For the past two weeks, Wall Street has had its own version of a soap opera: the Cities Service-Mesa Petroleum takeover fight.
This billion-dollar battle pits a much smaller but more aggressive company, Mesa Petroleum, based in Amarillo, Texas, against Cities Service Corporation, the nation's 18th-largest oil company, based in Tulsa, Okla. For the past two years Mesa has been eyeing Cities Service for a takeover. The result has been that each company is now trying to swallow up the other.
This financial soap also matches T. Boone Pickens Jr., Mesa's colorful chairman, against an imaginative group of investment bankers. The bankers are led by First Boston Corporation and Lehman Brothers Kuhn Loeb Inc., which are running the Cities Service defense.
The result has been a spectacle that Wall Street analysts say has entertained them as well as enriched them. Nearly every day Mesa and Cities Service have been among the most active stock issues. One securities analyst, wishing to remain anonymous, compares the fight to a high-stakes poker game: Neither company is averse to bluffing, and it could be that the ante will be raised again.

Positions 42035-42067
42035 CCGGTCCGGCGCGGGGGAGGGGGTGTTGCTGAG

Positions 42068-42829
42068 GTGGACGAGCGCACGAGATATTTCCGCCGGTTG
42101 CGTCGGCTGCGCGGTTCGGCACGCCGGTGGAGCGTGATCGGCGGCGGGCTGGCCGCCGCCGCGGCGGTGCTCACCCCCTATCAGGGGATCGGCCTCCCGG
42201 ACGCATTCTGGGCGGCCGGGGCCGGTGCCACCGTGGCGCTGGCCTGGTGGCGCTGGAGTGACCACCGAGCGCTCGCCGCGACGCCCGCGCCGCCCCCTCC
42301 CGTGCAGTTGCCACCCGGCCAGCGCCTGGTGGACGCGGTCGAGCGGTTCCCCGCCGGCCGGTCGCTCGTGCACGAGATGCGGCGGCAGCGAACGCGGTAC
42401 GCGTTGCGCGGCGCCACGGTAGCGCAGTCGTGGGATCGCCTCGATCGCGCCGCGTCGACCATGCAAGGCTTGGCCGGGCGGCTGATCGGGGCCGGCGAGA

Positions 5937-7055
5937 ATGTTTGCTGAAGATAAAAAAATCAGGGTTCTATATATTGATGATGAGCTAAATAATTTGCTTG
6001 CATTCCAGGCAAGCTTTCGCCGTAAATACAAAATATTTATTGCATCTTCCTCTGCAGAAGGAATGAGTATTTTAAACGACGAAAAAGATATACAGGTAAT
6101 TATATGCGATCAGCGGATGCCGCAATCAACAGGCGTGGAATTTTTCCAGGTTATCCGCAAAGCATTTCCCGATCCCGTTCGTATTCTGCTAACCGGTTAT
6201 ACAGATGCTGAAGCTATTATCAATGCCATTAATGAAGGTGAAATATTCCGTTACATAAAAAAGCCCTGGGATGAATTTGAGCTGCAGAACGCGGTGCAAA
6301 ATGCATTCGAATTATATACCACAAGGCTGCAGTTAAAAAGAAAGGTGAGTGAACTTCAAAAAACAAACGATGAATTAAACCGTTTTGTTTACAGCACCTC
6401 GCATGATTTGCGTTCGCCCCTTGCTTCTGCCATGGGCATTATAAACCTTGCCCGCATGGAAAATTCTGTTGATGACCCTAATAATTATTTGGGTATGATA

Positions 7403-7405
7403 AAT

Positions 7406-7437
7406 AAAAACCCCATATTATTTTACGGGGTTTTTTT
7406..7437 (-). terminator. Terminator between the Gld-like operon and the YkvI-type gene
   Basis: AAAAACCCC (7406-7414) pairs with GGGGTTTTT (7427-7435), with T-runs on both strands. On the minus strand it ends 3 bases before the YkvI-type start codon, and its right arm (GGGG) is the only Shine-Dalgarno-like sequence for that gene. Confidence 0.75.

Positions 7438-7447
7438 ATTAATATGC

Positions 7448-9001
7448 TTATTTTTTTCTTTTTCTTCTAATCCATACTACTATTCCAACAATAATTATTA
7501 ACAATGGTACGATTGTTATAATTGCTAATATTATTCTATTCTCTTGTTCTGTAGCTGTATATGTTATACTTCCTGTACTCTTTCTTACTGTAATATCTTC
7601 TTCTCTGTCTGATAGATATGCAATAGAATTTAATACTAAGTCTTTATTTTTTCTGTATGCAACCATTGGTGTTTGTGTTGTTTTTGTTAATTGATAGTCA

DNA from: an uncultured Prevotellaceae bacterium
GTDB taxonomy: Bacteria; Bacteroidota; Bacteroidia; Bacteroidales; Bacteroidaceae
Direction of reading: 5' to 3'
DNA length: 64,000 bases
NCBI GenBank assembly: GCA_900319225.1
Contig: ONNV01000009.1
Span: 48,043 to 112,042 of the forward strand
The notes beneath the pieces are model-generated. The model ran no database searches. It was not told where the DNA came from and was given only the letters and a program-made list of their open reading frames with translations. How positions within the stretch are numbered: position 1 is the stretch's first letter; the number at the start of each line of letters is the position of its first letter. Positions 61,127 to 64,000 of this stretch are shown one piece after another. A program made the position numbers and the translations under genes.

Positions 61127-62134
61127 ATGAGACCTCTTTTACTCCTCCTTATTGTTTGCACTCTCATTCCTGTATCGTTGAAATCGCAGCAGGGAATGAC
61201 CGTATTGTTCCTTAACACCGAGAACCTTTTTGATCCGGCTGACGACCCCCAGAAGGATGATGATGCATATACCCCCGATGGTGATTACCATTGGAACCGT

The odds of something further happening, in fact, were increased on Friday, June 11, when Cities Service announced it had obtained only 45 percent of Mesa's stock. According to Rosario Ilacqua, an analyst with L. F. Rothschild, Unterberg , Towbin, the fact that Cities Service failed to get the 37 million shares (51 percent) of Mesa stock it was tendering for may hurt Cities Service defense efforts.
Mr. Ilacqua expects Mesa to get up to 80 percent of Cities Service stock by its cutoff date, June 16. He comments: ''This will be a textbook case of how a well-run small company can use outside investors to gain control of a larger company that is not well regarded. The business schools will be analyzing this for years.''
So far this is what the individual offers look like: